To assemble cupcakes, you will need a pastry bag fitted with a large, plain smooth tip (you can make your own pastry bag with a Zip loc bag but will still need a tip, available at cookware stores.). Fill bag with peanut butter mousse and insert tip halfway into top of each cupcake. Squeeze filling inside each cupcake until it starts to expand.

Make the frosting:
Vegan Chocolate Ganache Frosting

Ingredients

8 ounces unsweetened chocolate, chopped
1 cup light agave nectar
3/4 cup nondairy creamer (soy creamer is preferable to CoffeeMate which contains corn syrup solids)
1 tablespoon nonhydrogenated butter substitute (such as Earth Balance)
1 tablespoon vanilla

Method

Combine chocolate, agave nectar and creamer in a saucepan. Heat over medium heat until chocolate melts, stirring constantly. Remove from heat and stir in butter substitute and vanilla. To spread easily, ganache should be slightly warm, and the consistency of hot fudge.

Spread ganache evenly over tops of cupcakes. (If frosting is too firm, heat in microwave for a few seconds to soften up.)

Store cupcakes in refrigerator until ready to serve.

(KOD note: You can half this recipe and have plenty of frosting for all cupcakes. Make a full batch only if you think you've got other baking projects in the wings.)

Makes 18 cupcakes.
Garnish: chopped peanuts.


By Kim ODonnel |  March 27, 2008; 11:44 AM ET Baking , Chocolate , Vegetarian/Vegan
Previous: Sustainable Catch of the Day on Your Phone | Next: At-Home Mussels -- And a Case for DIY Curry Paste

Comments

Please email us to report offensive comments.



Hi Kim! These cupcakes sound amazing, and a good use for the big bag 'o whole wheat flour I accidentally bought the other day. One question--what differentiates silken tofu? My boyfriend is veggie so I do a lot of tricks with tofu, but I've never used the silken kind before. Where does one buy it? Thanks!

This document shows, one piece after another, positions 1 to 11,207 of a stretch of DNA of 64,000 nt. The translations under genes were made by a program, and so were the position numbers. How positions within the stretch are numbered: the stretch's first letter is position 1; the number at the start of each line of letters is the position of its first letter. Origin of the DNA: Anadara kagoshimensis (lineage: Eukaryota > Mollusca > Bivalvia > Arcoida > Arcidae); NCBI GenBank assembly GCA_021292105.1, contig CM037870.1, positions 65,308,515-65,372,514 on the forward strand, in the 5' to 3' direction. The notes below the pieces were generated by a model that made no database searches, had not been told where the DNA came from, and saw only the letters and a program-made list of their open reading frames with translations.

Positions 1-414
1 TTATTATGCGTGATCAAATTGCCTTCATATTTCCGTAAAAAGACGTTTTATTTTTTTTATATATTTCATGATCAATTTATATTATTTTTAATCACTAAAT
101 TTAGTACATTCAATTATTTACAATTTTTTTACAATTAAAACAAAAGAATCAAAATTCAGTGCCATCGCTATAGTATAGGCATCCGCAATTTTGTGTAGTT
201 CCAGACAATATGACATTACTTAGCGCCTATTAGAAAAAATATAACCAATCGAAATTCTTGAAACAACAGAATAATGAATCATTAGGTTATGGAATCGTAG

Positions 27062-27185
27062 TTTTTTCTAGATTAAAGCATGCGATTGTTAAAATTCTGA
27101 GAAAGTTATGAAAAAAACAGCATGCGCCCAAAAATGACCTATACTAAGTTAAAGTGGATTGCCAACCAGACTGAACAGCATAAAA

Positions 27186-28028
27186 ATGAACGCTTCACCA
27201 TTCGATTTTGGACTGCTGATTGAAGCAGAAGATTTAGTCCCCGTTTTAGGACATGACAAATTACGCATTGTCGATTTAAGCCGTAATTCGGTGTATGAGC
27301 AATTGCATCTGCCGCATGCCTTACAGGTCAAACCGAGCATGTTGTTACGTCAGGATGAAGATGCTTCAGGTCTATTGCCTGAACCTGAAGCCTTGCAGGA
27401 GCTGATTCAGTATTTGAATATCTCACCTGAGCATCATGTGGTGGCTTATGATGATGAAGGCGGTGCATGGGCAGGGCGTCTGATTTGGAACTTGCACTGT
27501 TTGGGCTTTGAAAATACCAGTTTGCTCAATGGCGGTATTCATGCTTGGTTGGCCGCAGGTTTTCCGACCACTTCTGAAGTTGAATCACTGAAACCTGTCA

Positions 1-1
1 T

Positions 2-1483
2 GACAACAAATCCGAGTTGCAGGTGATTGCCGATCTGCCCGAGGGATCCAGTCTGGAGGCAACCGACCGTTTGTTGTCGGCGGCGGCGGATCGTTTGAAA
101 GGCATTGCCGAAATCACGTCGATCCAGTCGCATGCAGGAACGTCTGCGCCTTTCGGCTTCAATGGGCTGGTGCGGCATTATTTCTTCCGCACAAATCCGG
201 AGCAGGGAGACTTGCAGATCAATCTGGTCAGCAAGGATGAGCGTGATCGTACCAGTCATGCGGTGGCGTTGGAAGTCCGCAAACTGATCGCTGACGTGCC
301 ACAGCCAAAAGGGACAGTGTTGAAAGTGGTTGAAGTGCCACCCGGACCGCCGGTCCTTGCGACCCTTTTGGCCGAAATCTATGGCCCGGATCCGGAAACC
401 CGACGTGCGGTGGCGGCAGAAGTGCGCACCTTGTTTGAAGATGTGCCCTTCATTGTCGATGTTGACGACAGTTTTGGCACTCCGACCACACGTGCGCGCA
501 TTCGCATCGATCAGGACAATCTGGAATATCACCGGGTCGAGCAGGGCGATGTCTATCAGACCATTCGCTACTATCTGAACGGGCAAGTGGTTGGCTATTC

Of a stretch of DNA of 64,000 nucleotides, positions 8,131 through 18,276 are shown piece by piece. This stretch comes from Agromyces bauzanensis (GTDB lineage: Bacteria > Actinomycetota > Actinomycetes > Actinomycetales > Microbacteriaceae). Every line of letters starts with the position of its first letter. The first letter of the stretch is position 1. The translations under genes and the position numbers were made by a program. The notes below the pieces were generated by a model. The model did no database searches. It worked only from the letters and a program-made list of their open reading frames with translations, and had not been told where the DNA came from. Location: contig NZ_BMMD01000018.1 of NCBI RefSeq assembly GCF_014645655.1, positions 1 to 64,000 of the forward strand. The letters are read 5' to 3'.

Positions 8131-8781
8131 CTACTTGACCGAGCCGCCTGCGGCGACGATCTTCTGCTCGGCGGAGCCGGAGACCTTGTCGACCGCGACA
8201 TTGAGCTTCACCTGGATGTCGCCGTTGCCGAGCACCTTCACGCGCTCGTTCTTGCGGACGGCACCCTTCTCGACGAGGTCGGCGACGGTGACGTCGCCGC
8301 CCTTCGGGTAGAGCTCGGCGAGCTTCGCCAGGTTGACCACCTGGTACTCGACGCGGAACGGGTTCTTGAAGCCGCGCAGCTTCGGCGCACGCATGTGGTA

Posted by: Sara | March 28, 2008 6:59 AM

thanks to you for delivering a much needed alternative!! Can I order some?

Posted by: amc | March 28, 2008 7:00 AM

If I may, silken tofu is available at Whole Foods in the dairy case, it's called that because it is of a smoother texture-it has a pudding or custard like consistency, and contains more moisture than traditional tofu, although it comes in firm or soft varieties. I must say, those cupcakes look very enticing to the eye, but the test is in the taste-and what about the agave nectar? Is that available at WF as well?

Posted by: spring rain | March 28, 2008 7:13 AM

Thanks spring rain! Silken tofu is also sold in aseptic packages in nonrefrigerated aisles. Because it's sold in 12-ounce blocks, it's easy to use for this recipe (you need that much for the filling). It's so handy because it purees easily and has a "silken" texture which makes it great for baking.
and yes, the test of course is in the taste -- and I must say, my merry band of tasters and I were duly impressed.
The agave nectar you can find at WF; I've seen it at Trader Joe's, too. In this area, you can find it at places like My Organic Market (MOMs) and Roots.

Posted by: Kim O'Donnel | March 28, 2008 7:26 AM

These are going to be very expensive to make.

Posted by: Fran | March 28, 2008 7:34 AM

Come again? How do you arrive at that conclusion, Fran? Other than the agave nectar and silken tofu, I have all the rest of the ingredients in my kitchen-I don't know about the agave, but silken tofu is not expensive.